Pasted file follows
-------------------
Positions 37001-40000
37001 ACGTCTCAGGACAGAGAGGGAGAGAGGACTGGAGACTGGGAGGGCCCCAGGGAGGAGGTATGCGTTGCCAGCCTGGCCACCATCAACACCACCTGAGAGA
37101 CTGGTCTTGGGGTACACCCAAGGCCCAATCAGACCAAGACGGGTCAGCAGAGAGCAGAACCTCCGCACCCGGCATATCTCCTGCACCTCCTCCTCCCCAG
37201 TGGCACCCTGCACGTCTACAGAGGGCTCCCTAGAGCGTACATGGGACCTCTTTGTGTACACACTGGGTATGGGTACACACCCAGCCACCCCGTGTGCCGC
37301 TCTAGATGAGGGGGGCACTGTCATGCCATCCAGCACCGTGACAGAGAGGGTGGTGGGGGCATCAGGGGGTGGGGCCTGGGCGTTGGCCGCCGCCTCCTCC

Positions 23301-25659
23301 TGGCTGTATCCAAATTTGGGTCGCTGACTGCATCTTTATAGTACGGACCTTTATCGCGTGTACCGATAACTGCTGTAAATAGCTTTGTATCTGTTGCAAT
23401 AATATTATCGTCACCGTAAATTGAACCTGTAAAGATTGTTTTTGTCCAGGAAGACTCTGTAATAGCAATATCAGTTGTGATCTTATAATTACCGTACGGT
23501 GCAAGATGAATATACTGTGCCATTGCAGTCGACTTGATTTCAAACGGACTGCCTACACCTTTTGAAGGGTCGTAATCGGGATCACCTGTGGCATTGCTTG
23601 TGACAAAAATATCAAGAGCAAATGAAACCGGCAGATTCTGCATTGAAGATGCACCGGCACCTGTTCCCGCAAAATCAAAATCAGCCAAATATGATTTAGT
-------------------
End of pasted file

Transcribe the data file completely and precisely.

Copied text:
Positions 37001-40000
37001 ACGTCTCAGGACAGAGAGGGAGAGAGGACTGGAGACTGGGAGGGCCCCAGGGAGGAGGTATGCGTTGCCAGCCTGGCCACCATCAACACCACCTGAGAGA
37101 CTGGTCTTGGGGTACACCCAAGGCCCAATCAGACCAAGACGGGTCAGCAGAGAGCAGAACCTCCGCACCCGGCATATCTCCTGCACCTCCTCCTCCCCAG
37201 TGGCACCCTGCACGTCTACAGAGGGCTCCCTAGAGCGTACATGGGACCTCTTTGTGTACACACTGGGTATGGGTACACACCCAGCCACCCCGTGTGCCGC
37301 TCTAGATGAGGGGGGCACTGTCATGCCATCCAGCACCGTGACAGAGAGGGTGGTGGGGGCATCAGGGGGTGGGGCCTGGGCGTTGGCCGCCGCCTCCTCC

Positions 23301-25659
23301 TGGCTGTATCCAAATTTGGGTCGCTGACTGCATCTTTATAGTACGGACCTTTATCGCGTGTACCGATAACTGCTGTAAATAGCTTTGTATCTGTTGCAAT
23401 AATATTATCGTCACCGTAAATTGAACCTGTAAAGATTGTTTTTGTCCAGGAAGACTCTGTAATAGCAATATCAGTTGTGATCTTATAATTACCGTACGGT
23501 GCAAGATGAATATACTGTGCCATTGCAGTCGACTTGATTTCAAACGGACTGCCTACACCTTTTGAAGGGTCGTAATCGGGATCACCTGTGGCATTGCTTG
23601 TGACAAAAATATCAAGAGCAAATGAAACCGGCAGATTCTGCATTGAAGATGCACCGGCACCTGTTCCCGCAAAATCAAAATCAGCCAAATATGATTTAGT